Morgan Pritchett
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Hey Lyft and Uber, Don’t Hire Predatory Drivers

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uber lyft rideshare service
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Rideshare services make life incredibly easy at times. When you’re headed out for some drinks with friends and want to stay safe, hailing a Lyft or an Uber is just a couple taps away on your phone. But for some — mostly women — using these services can turn out to be an incredibly stressful (and sometimes harmful) experience. Minneapolis author Kelly Barnhill recently recounted a terrifying Lyft ride that has many calling out the service for having a lack of safety procedures.  


An incredibly harrowing story

What was supposed to be a 40-minute ride to a Houston hotel turned into a 90-minute nightmare for Barnhill. She endured multiple instances of the driver complimenting her eyes (creepy) along with the car going 90 mph on a dark, lonely Texas road. Barnhill kept checking the Lyft app to see when the estimated time of arrival would be, and it kept getting later and later. Eventually, they got so far out of the way that cell phone service was lost and Barnhill started to improvise. After telling stories about her job and family, the driver made a hard turn back onto the freeway and toward the city. Upon arrival, Barnhill was greeted with a $94 receipt for a ride that was supposed to be $30. When she reached out to Lyft about the incident, all she got was a refund for the difference and a canned PR response about how important her safety is to them.


Unsurprisingly, she’s not alone

Uber
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After sharing her story online, others have told Barnhill horror stories involving predatory drivers. One man told Barnhill that a female friend of his was kidnapped in an Uber, wherein he drove right past her street and wouldn’t stop the car upon request; eventually, the woman had to jump out of the moving car. Another man shared the story of his wife jumping out of a car going 50 mph because the driver kept making disturbing comments and eventually unlocked the doors and said, “Go ahead, you crazy bitch.”

These are just a handful of events that have occurred during rideshares, with some getting more explicit and terrifying. And what has happened after these events? Hardly anything. Most of the replies to customers say that they will no longer match the driver with them in the future. While that’s great for that one person, it’s still an incredible danger to literally everybody else.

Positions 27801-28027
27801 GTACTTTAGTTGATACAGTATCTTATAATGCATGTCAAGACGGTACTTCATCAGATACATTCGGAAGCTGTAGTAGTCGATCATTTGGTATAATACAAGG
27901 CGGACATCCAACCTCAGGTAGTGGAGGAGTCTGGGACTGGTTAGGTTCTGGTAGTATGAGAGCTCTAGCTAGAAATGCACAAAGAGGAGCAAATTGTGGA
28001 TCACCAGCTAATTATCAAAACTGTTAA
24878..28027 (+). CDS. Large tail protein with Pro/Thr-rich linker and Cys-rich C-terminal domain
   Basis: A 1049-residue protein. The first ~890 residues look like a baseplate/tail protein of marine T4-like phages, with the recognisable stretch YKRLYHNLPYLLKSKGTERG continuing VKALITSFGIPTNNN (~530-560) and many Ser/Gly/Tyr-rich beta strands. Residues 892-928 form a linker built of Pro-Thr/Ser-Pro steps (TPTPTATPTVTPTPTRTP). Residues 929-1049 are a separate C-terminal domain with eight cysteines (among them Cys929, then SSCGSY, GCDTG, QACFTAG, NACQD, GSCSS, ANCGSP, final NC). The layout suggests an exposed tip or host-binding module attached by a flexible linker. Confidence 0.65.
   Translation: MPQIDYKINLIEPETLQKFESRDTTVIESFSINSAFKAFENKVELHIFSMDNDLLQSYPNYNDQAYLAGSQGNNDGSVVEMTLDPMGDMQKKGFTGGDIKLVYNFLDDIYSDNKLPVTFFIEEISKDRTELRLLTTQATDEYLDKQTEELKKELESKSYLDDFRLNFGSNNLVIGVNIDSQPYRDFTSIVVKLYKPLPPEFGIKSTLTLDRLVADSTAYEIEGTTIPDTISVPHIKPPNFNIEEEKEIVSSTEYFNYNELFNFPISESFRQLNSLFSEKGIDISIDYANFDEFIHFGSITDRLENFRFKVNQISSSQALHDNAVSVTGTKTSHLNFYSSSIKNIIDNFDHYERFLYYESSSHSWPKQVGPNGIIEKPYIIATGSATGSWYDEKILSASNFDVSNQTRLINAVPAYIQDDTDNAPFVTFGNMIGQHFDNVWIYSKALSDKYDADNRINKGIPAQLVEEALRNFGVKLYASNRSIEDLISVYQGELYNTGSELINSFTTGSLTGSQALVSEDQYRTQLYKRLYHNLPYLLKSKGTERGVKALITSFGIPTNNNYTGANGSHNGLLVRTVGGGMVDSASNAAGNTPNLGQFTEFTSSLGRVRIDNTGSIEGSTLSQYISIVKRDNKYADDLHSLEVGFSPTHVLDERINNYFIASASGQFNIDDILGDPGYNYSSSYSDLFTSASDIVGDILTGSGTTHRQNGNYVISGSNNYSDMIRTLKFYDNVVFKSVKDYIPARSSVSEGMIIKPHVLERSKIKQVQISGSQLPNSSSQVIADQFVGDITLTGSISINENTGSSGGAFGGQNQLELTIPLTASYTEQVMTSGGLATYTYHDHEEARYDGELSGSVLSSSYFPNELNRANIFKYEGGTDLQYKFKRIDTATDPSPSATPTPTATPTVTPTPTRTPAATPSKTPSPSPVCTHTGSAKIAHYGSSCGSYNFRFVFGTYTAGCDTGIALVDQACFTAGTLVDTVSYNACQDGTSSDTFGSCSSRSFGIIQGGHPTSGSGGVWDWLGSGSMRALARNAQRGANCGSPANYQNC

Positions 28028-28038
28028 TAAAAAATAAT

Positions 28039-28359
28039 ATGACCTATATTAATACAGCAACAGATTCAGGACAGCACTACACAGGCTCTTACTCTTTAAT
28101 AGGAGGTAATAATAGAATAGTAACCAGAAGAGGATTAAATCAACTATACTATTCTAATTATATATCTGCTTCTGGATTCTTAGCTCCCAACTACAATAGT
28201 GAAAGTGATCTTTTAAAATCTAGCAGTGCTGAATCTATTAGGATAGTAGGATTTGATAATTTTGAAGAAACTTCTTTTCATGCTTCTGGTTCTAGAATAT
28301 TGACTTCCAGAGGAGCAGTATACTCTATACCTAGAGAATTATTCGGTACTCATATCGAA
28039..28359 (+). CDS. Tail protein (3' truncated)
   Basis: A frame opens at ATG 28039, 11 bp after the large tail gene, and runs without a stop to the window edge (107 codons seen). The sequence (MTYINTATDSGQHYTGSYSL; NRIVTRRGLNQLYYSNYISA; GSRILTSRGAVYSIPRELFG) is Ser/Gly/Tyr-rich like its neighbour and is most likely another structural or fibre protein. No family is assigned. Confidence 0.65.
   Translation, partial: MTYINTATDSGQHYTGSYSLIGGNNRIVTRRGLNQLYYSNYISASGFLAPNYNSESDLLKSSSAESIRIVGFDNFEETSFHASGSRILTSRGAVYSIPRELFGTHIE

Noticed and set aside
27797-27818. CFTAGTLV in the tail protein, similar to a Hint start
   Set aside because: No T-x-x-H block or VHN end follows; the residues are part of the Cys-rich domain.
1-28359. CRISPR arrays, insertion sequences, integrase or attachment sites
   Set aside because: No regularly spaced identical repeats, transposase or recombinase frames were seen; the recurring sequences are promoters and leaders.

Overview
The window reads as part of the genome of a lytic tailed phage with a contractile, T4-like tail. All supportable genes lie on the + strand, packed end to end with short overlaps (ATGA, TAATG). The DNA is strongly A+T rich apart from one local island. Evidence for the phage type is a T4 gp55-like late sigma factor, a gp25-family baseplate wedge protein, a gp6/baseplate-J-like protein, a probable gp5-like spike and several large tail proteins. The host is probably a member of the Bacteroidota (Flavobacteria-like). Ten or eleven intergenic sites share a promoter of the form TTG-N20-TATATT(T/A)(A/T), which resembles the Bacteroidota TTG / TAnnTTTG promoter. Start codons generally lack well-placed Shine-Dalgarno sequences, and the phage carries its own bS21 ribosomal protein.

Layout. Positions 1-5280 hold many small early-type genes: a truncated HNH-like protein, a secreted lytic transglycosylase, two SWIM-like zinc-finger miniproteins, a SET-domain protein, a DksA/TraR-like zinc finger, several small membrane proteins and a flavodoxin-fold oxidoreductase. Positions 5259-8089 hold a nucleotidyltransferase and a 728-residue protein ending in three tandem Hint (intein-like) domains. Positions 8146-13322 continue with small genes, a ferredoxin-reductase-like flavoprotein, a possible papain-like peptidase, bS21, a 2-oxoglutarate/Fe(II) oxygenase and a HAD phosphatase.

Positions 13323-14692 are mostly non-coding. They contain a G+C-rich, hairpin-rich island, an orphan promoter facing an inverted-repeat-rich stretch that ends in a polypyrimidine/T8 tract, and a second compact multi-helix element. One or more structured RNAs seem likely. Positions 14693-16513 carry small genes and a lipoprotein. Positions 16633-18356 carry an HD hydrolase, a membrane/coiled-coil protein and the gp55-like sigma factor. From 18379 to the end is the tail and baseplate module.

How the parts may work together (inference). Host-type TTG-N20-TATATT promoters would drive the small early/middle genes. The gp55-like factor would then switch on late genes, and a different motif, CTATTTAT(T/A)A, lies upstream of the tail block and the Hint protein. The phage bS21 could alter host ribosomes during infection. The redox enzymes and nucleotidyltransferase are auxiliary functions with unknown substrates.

A not-that-great ending

As of this morning, Barnhill shared an update on Twitter, letting everyone know that Lyft called her, gave her a full refund, and banned the driver. While this is all well and good, it still isn’t enough, as this man also drives for Uber. When this was mentioned by Barnhill, she said their response was, “We can’t help that.” Lovely. Not to mention, it seemed that Lyft only reached out to Barnhill after she had posted her story online and it had been shared hundreds of times. But what about all of the women who don’t share their stories or have thousands of followers to retweet their experiences? What about the women who get in vehicles and are unknowingly locked in because the driver has the child safety locks on? (Yes, that’s a thing — albeit mostly uncommon — and it’s as alarming as it sounds.)


The future is female

Thankfully, many are already taking steps to creating safer rideshare programs that cater specifically to women. Apps like Gosafr, DriveHer, and She Taxis are providing peace of mind for women who want to avoid the leering eyes of men in the driver’s seat. Unfortunately, these services are not available in some areas, leading to women relying on “the big two” for rides. What ultimately needs to happen is that Lyft and Uber should do more intensive background checks and have actual real human people available to handle any complaints instead of an AI response. Barnhill noted that both companies don’t have their own vehicle nor do they have liability insurance. Why? I think we all know the answer to that question: money.